How does the new, proposed reorganization of the NHL into ‘Conferences’ of 16 and 14 really screw over your favorite team?
To answer that question, it is best to look at it in relation to the 2005-6 through 2011-12 seasons’ final standings. Let’s start with this chart:
Here are a couple of notes for you about what you see here:
- Where points are listed, you have a team that made the playoffs that season.
- Where points are in BOLD GREEN text, you have a team listed that did not make the playoffs that season in either Conference. In other words, they are a new entry under the new system.
- Where points are in BOLD RED text, you have a team listed that made the playoffs that season in one of the Conferences but would not under the new rules.
- With Detroit in the Atlantic-Central Conference, you have a measure of displacement that accounts for just about every team that otherwise made the playoffs who would not under the new Playoff proposal.
- While Detroit and San Jose have made the Playoffs every year since the last Lockout, the new system would add Nashville to that illustrious group who otherwise didn’t make it in the 2008-9 season.
- Moved to the Atlantic Division, Columbus would have lost its only appearance in 2008-9. Florida, the New York Islanders and Winnipeg (Atlanta) still would have made their single appearance since the last Lockout.
- The New York Rangers would have paid the biggest price by losing out on a Playoff seed in both the 2008-9 and 2010-11 seasons, producing a three-year post-season drought on Pennsylvania Avenue.
- And sorry, Toronto fans. This system would not have benefitted your team in any way as far as making the Playoffs.
- Two Divisions have a four-team plus-or-minus Playoff difference (Central and Midwest) and two have a three-team differential (Atlantic and Pacific). In order, the greatest to least number of teams by Division who would have made the Playoffs based on previous seasons’ play are the Pacific (31), Atlantic (30), Central (26) and Midwest (25).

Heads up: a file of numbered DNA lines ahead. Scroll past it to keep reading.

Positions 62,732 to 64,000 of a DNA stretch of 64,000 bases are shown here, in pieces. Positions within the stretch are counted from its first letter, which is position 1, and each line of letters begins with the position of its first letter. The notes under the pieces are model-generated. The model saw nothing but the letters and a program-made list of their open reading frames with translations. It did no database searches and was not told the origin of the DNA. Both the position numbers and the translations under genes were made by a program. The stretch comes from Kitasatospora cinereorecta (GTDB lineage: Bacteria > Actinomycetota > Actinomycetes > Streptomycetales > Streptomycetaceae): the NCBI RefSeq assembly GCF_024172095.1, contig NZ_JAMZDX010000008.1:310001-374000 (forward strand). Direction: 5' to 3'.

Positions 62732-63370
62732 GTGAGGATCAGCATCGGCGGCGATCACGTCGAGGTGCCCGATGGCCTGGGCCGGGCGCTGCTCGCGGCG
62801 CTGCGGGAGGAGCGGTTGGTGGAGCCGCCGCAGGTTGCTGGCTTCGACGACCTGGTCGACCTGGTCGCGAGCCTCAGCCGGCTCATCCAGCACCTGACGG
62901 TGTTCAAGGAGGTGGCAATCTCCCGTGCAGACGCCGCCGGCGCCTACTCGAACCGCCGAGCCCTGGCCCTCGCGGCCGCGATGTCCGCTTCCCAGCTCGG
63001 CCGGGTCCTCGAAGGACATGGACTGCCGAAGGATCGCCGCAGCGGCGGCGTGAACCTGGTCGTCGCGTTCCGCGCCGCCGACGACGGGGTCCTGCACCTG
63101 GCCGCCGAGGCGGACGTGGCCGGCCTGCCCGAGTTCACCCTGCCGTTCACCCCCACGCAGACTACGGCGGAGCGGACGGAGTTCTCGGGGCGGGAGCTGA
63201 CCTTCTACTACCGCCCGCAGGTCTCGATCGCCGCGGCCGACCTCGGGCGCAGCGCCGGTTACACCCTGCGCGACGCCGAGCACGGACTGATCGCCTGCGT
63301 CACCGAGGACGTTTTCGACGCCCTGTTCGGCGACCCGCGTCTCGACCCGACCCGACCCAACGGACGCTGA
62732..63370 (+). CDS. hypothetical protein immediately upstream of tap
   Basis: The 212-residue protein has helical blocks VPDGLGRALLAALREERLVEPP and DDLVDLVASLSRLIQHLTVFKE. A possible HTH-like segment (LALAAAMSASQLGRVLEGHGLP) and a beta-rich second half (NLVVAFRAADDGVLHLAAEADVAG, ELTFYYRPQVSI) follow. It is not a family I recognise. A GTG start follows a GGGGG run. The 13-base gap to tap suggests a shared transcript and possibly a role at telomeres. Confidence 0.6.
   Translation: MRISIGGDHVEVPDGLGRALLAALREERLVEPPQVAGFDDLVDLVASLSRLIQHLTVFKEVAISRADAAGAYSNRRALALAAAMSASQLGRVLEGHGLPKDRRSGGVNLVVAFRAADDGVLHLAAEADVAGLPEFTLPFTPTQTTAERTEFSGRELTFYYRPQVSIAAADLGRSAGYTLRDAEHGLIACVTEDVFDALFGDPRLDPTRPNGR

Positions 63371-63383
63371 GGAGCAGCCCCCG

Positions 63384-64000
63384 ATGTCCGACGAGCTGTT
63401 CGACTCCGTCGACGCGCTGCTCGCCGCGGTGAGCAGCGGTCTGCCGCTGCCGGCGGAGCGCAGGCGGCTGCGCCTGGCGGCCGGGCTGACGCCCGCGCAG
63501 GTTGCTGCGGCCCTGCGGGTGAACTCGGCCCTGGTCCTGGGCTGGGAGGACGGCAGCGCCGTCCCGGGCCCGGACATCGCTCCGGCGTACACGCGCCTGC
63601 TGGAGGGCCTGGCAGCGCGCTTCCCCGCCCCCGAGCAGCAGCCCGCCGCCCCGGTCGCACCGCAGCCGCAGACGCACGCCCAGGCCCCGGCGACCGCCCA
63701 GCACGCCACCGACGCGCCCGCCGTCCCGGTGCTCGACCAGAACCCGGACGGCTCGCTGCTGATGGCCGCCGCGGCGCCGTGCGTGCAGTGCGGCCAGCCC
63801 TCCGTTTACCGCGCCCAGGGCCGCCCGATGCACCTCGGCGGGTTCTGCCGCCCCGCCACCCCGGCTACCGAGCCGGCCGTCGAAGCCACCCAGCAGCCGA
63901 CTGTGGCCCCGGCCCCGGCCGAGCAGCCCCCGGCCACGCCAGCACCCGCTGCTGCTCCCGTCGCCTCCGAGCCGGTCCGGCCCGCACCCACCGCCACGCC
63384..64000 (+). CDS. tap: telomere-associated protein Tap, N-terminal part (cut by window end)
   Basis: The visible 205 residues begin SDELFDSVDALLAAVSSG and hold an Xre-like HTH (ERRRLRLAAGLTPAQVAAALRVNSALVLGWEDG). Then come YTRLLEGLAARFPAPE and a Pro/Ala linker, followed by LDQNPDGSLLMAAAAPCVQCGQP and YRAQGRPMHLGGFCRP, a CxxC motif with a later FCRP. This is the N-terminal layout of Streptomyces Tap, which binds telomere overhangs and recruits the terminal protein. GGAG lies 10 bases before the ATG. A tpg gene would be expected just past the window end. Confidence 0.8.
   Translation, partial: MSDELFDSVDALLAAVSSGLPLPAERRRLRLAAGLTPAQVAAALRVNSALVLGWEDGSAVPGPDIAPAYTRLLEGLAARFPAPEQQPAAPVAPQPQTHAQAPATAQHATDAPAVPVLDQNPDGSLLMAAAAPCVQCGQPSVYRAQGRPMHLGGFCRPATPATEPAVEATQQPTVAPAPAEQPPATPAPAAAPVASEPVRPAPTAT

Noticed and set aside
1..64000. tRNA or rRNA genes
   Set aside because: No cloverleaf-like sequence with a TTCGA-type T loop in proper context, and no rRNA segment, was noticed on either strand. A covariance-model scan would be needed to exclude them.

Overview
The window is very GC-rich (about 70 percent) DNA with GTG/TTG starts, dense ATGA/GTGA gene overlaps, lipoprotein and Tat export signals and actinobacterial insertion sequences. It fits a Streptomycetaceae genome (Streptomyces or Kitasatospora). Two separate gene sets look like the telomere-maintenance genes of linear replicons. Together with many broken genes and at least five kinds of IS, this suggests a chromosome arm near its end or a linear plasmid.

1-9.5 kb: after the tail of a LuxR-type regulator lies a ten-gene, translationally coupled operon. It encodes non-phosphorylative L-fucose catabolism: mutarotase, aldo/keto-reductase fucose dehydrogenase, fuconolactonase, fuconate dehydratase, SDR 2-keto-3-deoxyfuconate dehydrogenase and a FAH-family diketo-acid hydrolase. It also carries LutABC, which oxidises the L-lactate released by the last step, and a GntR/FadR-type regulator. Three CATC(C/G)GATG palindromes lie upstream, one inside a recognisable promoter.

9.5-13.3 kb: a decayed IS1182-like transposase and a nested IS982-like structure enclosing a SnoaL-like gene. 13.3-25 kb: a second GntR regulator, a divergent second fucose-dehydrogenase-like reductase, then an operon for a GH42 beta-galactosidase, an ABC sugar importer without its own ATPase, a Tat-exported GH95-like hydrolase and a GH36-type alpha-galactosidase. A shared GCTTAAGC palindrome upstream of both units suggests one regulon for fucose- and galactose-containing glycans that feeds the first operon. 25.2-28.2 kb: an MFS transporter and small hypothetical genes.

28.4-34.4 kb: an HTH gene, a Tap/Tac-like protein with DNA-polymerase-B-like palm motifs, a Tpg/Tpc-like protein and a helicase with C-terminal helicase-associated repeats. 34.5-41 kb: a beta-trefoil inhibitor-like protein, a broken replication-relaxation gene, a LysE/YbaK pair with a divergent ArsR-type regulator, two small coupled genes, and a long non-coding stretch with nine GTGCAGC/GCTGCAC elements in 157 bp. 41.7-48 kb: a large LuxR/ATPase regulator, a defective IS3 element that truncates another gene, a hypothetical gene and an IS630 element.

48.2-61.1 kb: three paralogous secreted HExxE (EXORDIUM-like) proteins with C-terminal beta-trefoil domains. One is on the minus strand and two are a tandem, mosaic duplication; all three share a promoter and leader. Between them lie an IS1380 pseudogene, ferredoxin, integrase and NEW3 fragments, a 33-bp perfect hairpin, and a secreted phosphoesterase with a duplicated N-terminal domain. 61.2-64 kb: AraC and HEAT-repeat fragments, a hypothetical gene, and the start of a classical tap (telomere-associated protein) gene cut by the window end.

And finally, we know in any season all it takes is to make the Playoffs and anything can happen. That said, here are the opening round matchups for the ‘Eastern Conference’ each year had the new proposal been in effect:
As you can see, Detroit and Montreal and Philadelphia and Pittsburgh would have faced each other in the 1st Round three times each. Detroit also would have had four total ‘Original Six’ openers with the three above and one additional against Boston. And finally, if the highest seed each year won their first round matchup every time, Detroit would have been the only ‘Eastern’ team to progress to the second round every year since the previous Lockout.
And in the ‘Western’ Conference, we ould have had the following, opening matchups:
From the above we only see three instances where one pairing has repeated itself. And as far as 1st round home teams progressing to the second round every year based on the higher point total, San Jose would have gone onward to the 2nd Round six times while Nashville would have done so five times,
How the final battle to get to the finals would have finished is anyone’s guess. But while the Stanley Cup finalists would still have come from the list of teams above who earned enough points to make the Playoffs, we would not have enjoyed the back-to-back Detroit and Pittsburgh duels as both would have been in the same ‘Conference’ in the 2007-8 and 2008-9 seasons. Might we have seen Dallas or Chicago respectively those seasons in the Stanley Cup Finals against one of the two of them? We can only speculate….